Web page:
17 Again

Disgruntled about missing dinner -- I’m sort of like Old Mother Hubbard, my cupboards are always bare -- I begrudgingly popped in 17 Again, hoping it would curb my hunger before my enthusiasm as my friends consumed a smorgasbord of food some miles away. By all accounts, 17 Again should be a fine movie to sit back, in hollow-shell-of-a-human being mode, and mindlessly enjoy. With Leslie Mann, Zac Efron, Mathew Perry, Thomas Lennon, and Melora Hardin all cast, I expected the film to be, at its least, just as good as, say, What a Girl Wants. Unfortunately for my both me and my concave tummy, the end result was an irritable demeanor coupled with a whopping headache. To be fair to myself, this was after spending several long moments attempting to reason how an undemanding film could fall so short in so many ways. 17 Again is the story of Mike O’Donnell (Zac Efron/Mathew Perry), once a high school basketball god, now a pill pusher whose soon-to-be ex-wife (Leslie Mann) and kids (played by nearly newcomer Sterling Knight and Michelle Trachtenberg, who really could have stopped acting after peaking at age 11 in Harriet the Spy) absolutely abhor his presence. O’Donnell wakes up one morning in his best friend Ned’s (Thomas Lennon) apartment, blithely blaming a lack of education -- because he impregnated his wife as a senior in high school -- as the cause of all of his woes and unhappiness.

In order to maintain this bleak mindset, O’Donnell decides to visit his alma mater, a school his children now attend, to revisit his glory days as a basketball star. There, he meets a mysterious janitor (Brian Doyle-Murray) who decides to give O’ Donnell a second chance at youth. O’Donnell, now a coifed and well-dressed Zac Efron, returns to his high school to learn life lessons and bond with his children. From here the plot is sort of like Freaky Friday, minus the amusing comments about not having been able to eat French fries because they’ll go straight to Jamie Lee Curtis’ middle-aged thighs. In the end, Mathew Perry realizes losing Leslie Mann as his wife would totally make his life meaningless -- two thumbs up for that epiphany -- and even manages to build relationships with both of his kids.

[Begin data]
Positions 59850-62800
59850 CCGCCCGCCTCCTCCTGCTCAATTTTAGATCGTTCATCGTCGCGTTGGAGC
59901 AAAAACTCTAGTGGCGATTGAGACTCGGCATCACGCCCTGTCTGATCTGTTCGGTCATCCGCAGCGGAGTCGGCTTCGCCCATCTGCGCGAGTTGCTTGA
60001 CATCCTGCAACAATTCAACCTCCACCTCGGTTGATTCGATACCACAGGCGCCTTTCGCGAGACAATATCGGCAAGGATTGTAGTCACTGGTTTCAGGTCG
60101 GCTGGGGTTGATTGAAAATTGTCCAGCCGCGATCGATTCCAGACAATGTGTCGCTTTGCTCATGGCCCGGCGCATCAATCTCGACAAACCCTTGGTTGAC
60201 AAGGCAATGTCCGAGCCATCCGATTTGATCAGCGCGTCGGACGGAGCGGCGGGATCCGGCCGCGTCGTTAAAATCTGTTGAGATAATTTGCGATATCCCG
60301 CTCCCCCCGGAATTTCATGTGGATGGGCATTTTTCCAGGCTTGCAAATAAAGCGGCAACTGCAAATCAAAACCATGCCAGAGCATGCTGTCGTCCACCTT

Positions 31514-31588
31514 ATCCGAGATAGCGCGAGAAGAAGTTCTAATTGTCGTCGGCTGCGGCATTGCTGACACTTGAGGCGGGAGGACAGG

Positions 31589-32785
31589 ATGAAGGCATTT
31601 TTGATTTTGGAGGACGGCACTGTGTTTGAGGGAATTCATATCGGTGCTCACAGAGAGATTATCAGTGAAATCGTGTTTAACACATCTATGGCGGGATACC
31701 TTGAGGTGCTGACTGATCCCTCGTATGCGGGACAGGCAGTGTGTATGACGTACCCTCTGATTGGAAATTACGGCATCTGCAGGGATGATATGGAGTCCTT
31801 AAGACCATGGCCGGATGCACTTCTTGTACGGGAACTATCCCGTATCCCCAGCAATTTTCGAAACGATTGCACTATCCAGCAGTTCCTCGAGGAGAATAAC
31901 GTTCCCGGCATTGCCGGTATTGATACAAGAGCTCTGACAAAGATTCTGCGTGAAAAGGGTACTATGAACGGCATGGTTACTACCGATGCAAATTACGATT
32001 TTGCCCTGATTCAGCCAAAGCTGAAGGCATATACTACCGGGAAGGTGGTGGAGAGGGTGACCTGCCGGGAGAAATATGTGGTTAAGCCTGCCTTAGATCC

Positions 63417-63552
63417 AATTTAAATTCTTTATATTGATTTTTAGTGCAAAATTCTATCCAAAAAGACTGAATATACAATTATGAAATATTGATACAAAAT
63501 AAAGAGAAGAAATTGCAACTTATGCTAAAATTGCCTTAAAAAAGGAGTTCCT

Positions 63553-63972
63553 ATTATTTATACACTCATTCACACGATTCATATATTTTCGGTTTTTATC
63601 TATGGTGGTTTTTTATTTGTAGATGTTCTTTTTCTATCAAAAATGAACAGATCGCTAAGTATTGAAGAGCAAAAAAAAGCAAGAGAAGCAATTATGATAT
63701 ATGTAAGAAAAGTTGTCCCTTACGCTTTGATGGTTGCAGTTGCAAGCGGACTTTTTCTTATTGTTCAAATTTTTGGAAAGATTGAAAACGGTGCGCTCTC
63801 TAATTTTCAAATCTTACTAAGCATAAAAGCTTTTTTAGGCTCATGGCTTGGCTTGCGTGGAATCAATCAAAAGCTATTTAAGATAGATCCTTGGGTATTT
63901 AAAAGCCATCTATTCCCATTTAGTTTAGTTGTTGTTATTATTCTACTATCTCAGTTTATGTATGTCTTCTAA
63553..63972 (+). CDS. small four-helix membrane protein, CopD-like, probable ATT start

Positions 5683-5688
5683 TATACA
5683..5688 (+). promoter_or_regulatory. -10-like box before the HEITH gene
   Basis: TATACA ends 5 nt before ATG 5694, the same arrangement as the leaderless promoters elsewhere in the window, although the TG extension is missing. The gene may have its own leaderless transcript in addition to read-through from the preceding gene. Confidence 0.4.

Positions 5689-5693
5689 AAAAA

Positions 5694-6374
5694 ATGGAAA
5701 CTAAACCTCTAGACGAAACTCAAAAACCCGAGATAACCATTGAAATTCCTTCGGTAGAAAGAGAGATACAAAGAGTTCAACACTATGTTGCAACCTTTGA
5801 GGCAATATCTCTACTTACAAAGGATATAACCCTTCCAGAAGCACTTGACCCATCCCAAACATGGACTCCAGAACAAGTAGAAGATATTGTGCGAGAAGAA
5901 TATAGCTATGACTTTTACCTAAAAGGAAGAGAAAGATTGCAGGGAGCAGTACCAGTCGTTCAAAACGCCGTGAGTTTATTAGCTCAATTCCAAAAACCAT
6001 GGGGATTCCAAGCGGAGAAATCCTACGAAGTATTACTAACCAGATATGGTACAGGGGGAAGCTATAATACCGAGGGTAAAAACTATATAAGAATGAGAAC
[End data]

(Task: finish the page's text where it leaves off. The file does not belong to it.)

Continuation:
For a story that is both straightforward and trite, I was surprised to be left with so many questions. Is there really a market for kids to see middle-aged adults slobber over one another in elvish? Should Elvish be capitalized? Why would Mathew Perry’s kids hate him, when he so clearly makes an effort to be around? On that note, why would Mathew Perry be capable of acting as such a rational young adult, only to spend the next 20 years treating his wife and kids like shit? If he had really lost his way, he wouldn’t still be trying… Why the ridiculous abstinence-only education scene? Why the party scenes with Red bull -- is underage drinking not a norm for a PG-13 film? Why, exactly, would Leslie Mann agree to do this film? I really missed free lasagna for this? The best thing I can say about 17 Again is it does have an over-arching plot; but, line and line again, instead of fulfilling its intended role as a cute teen flick with witty one-liners, almost all of the dialogue falls short, and I find myself embarrassed to be watching legitimate actors overworking face muscles in an attempt to stress there is still comedy to be found in taking shots at Kevin Federline. When the most amusing portion of the film is a t-shirt stating “Weird Al Is My Homeboy,” you know problems are rampant. There’s nothing to see, folks. No extras, no bloopers, no interviews with Zac Efron in his dressing room…sorry ladies…